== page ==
Review: The Girl in the Spider's Web

Directed by: Fede Álvarez
Written by: Fede Álvarez, Jay Basu, Steven Knight
Starring: Claire Foy, Sverrir Gudnasson, Sylvia Hoeks, LaKieth Stanfield, Vicky Krieps, Stephen Merchant
Released: November 8, 2018
Grade: C

The Girl in the Spider's Web
Claire Foy has already made her mark in the world of television but winning a Golden Globe and Emmy Award for her performance as a young Queen Elizabeth in the Netflix series The Crown.  She’s now using her newfound stardom (and her immense talent) to break into Hollywood.  So far this year, she’s given an intense performance as a woman incarcerated in a psychiatric ward in Steven Soderbergh’s Unsane.  That was followed by her portrayal as Neil Armstrong’s strong willed yet worried wife in Damien Chazelle’s First Man (which looks set to land her an Oscar nomination).

Her latest challenge is to step into the shoes of a character already made famous by other actors.    Computer hacker extraordinaire Lisbeth Salander was portrayed by Noomi Rapace in the Swedish trilogy released back in 2009 and by Rooney Mara in the 2011 remake from director David Fincher.  Author Stieg Larsson never had the chance to see his creation come to life on screen given he passed away a year before his famed novel, The Girl with the Dragon Tattoo, was first published back in 2005.

The catch with The Girl in the Spider’s Web is that it’s the first movie in the franchise to not be based on one of Larsson’s three novels.  Rather, it’s the creation of David Lagercrantz, a Swedish author engaged by the publishing company to write two more books in the Millennium series.  We can never be sure if Larsson would have approved of the work but at least these new novels will satisfy those looking to know more about the adventures of Lisbeth Salander and her investigative journalist friend, Mikael Blomkvist.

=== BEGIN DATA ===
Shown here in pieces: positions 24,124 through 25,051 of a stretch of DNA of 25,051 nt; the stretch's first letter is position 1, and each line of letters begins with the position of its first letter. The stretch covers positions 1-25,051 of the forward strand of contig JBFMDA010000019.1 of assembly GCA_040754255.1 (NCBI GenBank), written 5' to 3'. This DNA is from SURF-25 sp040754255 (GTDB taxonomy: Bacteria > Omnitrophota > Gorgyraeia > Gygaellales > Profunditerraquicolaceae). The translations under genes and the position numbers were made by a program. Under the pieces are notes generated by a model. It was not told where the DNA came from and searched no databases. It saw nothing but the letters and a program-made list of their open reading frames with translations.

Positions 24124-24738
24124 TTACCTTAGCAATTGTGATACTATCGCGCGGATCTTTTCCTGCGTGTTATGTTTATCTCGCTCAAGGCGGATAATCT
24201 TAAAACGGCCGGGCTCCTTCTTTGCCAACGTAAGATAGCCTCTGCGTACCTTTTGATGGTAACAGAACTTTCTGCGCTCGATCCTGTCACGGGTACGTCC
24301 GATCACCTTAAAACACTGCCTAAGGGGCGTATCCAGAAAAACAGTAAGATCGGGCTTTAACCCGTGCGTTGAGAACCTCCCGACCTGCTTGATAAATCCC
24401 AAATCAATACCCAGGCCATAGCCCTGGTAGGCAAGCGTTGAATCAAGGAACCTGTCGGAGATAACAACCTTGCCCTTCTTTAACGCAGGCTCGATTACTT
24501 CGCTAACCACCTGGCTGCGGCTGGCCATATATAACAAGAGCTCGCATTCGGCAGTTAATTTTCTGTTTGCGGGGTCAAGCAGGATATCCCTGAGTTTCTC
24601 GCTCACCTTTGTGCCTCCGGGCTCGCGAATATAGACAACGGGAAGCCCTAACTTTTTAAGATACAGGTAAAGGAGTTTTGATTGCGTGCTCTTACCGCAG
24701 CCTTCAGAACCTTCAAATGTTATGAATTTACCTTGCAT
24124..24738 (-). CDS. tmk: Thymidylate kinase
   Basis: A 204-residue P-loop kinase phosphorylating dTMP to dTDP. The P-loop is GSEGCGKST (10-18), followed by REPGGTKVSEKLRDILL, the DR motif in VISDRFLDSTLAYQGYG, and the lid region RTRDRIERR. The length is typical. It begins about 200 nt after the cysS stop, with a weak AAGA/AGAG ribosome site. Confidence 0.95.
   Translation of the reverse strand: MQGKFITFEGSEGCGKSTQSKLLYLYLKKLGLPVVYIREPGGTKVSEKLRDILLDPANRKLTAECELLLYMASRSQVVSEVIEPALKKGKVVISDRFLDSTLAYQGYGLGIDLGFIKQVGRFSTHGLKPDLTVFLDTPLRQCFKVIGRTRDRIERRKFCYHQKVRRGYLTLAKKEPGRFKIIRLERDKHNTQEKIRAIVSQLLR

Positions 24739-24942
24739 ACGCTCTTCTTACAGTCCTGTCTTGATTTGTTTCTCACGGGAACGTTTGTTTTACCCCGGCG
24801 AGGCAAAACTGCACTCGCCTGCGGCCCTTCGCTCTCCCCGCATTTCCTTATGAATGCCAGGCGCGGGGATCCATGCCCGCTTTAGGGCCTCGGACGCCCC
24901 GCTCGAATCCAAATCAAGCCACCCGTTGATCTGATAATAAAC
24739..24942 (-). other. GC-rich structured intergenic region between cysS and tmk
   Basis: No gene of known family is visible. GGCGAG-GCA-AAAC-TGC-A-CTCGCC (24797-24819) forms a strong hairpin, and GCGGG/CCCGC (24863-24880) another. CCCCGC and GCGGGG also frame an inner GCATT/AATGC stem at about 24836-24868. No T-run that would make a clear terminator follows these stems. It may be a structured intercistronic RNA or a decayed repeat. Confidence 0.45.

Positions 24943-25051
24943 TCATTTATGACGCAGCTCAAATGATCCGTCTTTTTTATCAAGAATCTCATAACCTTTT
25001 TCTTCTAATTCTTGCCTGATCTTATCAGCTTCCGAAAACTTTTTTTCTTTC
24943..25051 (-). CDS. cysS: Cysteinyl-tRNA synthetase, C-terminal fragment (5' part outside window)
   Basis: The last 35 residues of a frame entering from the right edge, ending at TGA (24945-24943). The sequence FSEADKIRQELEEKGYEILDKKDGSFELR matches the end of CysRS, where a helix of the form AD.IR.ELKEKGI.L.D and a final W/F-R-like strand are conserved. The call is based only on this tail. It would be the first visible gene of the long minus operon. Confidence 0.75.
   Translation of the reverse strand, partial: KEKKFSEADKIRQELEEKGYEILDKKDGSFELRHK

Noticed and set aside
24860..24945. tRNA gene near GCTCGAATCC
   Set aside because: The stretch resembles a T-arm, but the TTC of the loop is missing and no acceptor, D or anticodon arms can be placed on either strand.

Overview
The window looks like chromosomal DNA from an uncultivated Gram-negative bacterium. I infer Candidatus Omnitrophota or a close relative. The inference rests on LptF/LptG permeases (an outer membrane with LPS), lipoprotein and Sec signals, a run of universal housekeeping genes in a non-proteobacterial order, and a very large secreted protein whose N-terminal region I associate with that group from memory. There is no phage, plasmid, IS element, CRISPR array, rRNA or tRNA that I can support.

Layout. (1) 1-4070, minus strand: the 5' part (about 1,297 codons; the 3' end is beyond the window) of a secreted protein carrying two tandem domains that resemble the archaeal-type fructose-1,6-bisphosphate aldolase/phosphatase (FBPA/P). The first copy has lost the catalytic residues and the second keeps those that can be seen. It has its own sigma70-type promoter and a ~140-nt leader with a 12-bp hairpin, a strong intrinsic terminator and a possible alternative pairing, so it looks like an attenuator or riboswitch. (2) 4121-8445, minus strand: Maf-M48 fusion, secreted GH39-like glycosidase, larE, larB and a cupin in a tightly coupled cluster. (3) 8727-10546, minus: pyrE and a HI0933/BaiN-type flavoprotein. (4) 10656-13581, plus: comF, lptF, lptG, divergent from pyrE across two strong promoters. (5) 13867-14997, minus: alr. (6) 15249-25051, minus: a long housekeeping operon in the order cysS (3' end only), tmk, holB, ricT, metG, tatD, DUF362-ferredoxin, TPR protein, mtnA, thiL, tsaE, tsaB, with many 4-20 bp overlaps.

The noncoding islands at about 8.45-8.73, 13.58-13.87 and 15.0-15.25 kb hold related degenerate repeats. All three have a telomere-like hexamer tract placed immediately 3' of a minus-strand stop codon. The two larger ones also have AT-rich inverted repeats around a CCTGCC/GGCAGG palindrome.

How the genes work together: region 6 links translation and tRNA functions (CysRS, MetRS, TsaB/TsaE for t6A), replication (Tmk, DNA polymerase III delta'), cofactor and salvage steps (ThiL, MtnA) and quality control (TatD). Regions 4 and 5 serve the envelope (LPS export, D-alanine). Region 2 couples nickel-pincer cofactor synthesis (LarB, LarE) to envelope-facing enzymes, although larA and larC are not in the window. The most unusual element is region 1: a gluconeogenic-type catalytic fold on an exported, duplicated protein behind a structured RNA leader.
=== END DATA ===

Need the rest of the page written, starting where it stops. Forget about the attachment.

The good news for Claire Foy fans is that she’s the best thing in this.  She portrays Salander as depicted in the novels – a person with a brilliant mind but who struggles when it comes to social skills.  When you see her goth look and rugged accent, it’s hard to believe it’s the same actor who played the prim and proper Queen Elizabeth in The Crown.  Salander has already been an intriguing character.  As we see in the opening scene, she relishes her reputation in the media as a Batman-style “vigilante” and has no intention of going into permanent hiding.

The problem with this film is its farcical, fragmented script.  Everything feels like it comes far too easily to Salander.  She can hack networks a heartbeat, she can evade capture when surrounded by bad guys, and she has an uncanny sixth sense that alerts her to imminent danger (such as a chaotic scene where she helps a reckless National Security Agency official escape confinement).

The other players in this ensemble have little to offer.  Frans Balder (Merchant) is a careless computer programmer who has engaged Salander’s services to help protect a valuable tool that could destroy the world.  Mikael Blomkvist had a strong presence in the earlier movies but he’s a helpless, pointless observer this time around.  There’s also a subplot involving Salander’s family history that comes as too much of a surprise given her acute awareness of all things in the world.

The cinematography from Pedro Luque (Don’t Breathe) deserves a mention but it’s not enough to compensate for the weak premise and lacklustre performances (Foy excluded).  If you want to see how good this series can be, hunt down the original The Girl with the Dragon Tattoo from 2009.